and scanning binaries is a very
    very straightforward thing i’m scanning
    binaries i now have knowledge about the
    binaries and that’s it and then i have
    to replace or not to replace it okay
    and this will be even worse with every
    layer on the operating system i’m just
    adding a few configurations the rest are
    binaries docker it even starts with a
    from statement kubernetes home charts is
    the same i it’s just a composition of a
    huge text step
    and again most people are forgetting the
    whole defaults towards the ci
    environment tooling compilers and all
    other stuff even this are just
    dependencies so if i’m looking at make
    or buy whatever i’m deciding in my
    application the bypass is by far the
    most dominant thing in the whole text
    what should i do first focus on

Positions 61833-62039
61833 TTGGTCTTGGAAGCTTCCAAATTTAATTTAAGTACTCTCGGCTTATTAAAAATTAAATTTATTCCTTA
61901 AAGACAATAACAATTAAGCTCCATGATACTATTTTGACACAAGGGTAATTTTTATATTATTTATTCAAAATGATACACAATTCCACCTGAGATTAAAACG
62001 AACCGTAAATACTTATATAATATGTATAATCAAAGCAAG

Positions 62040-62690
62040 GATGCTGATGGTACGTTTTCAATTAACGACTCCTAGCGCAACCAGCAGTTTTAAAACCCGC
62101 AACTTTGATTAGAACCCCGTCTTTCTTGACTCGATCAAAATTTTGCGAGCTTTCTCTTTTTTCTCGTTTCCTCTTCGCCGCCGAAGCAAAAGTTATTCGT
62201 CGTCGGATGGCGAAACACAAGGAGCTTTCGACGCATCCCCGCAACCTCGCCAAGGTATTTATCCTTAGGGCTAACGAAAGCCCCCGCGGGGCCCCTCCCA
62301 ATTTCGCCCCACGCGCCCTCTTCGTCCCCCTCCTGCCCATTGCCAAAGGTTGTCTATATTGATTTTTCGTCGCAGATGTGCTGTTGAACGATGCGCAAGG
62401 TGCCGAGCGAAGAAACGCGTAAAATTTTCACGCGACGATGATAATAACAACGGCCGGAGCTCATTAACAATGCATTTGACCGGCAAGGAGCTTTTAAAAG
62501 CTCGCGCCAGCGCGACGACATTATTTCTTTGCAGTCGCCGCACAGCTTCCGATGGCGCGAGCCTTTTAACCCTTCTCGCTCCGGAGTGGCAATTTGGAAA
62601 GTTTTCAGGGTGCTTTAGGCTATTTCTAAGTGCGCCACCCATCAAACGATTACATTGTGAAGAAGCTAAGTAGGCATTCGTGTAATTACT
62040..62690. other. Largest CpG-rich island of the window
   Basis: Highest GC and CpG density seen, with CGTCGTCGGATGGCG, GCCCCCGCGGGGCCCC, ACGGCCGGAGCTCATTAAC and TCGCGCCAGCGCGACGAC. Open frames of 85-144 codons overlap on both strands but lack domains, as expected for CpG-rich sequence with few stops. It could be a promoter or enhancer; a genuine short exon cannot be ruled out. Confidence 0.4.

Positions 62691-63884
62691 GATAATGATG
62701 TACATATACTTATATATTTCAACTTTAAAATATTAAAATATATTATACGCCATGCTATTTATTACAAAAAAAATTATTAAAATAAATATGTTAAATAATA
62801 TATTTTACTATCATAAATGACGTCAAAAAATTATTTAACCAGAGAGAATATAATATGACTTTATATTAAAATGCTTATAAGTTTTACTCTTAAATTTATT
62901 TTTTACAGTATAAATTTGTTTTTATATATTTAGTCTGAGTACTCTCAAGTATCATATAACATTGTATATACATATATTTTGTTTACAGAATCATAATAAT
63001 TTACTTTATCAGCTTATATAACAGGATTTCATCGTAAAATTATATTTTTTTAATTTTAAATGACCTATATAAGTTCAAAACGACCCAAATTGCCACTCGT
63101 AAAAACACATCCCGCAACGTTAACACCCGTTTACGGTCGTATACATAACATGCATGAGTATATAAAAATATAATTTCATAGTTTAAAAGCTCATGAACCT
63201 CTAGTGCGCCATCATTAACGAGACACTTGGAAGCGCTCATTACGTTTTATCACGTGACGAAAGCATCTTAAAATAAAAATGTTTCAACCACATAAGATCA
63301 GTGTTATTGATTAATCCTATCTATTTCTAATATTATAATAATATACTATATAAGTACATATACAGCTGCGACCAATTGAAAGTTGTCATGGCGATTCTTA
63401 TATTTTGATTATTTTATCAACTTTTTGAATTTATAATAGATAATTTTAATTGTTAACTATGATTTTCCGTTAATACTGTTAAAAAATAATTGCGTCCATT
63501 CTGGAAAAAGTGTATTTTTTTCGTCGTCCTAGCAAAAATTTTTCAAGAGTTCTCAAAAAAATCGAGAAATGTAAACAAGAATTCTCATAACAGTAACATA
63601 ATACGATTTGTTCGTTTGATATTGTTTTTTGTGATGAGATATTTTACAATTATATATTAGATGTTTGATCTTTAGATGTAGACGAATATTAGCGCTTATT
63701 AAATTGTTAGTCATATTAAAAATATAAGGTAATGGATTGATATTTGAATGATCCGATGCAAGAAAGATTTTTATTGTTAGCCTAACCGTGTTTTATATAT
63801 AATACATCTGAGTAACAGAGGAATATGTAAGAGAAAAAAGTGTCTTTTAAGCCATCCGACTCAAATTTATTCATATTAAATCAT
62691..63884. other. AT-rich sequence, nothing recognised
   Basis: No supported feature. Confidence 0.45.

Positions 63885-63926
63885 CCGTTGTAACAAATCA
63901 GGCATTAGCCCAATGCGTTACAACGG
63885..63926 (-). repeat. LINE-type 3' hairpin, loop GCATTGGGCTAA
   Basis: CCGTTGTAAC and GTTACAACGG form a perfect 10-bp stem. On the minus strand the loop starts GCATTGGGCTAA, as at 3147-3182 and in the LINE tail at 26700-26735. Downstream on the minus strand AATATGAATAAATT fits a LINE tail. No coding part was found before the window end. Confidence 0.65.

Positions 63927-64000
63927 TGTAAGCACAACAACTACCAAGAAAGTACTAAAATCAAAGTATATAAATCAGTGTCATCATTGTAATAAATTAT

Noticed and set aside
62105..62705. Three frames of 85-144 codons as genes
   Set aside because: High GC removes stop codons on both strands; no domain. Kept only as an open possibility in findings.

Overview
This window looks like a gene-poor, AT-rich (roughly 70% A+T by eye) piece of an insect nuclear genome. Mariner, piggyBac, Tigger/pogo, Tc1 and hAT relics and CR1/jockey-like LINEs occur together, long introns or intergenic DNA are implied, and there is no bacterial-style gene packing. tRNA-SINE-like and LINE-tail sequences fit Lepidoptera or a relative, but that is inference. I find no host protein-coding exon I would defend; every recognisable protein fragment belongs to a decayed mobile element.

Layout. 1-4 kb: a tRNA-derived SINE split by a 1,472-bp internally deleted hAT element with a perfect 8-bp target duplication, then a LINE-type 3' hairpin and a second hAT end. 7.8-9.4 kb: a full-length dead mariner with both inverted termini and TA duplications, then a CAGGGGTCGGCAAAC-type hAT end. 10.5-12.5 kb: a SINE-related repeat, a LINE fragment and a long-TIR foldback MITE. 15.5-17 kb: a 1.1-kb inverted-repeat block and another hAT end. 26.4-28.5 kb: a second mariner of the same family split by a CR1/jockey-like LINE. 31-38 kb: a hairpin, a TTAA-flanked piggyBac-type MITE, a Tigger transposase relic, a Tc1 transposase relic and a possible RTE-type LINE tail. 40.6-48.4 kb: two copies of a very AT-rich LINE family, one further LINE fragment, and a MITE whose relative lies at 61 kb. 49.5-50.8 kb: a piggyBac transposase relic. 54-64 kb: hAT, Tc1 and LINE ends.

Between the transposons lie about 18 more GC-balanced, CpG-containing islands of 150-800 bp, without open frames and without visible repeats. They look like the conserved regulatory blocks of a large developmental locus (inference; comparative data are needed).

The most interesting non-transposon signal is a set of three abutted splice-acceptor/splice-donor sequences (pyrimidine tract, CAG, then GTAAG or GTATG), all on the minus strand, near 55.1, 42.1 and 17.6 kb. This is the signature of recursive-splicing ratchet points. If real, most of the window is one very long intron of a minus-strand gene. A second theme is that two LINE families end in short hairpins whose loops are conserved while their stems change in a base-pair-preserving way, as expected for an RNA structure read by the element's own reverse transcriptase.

dependencies because with this i’m
    more than 80 90 percent of my tech stack
    is a dependency somehow
    so i have to focus on dependencies
    and i have two things i can get out of
    defenses so in the security world i have
    different techniques i have this static
    application security testing that’s
    focusing on scanning binaries and all
    the assets i have then i have this
    dynamic application security testing
    this try to identify how i can attack
    the system so the system is running i
    try to break in this is mostly based on
    the most common vulnerabilities and this
    is done by machine learning and try to
    attack but for this the application was
    run already so it’s very late in the
    pipeline then i have this self-healing
    process since um that they’ve done this
    rasp um so that that i try to identify
    what part is just attacked and i’m
    deactivating it so that i can block an
    active cyber attack but this is already
    done in production i have this
    interactive security testing there’s a
    mixture of dust and dust but the easiest
    part and the fastest and the earliest
    part whatever you do so all these
    techniques are good
    no question about this but the basic if
    you start with just static application
    security testing because this is the
    earliest in the pipeline you can do
    and it’s focusing on the biggest
    part the binaries inside your system and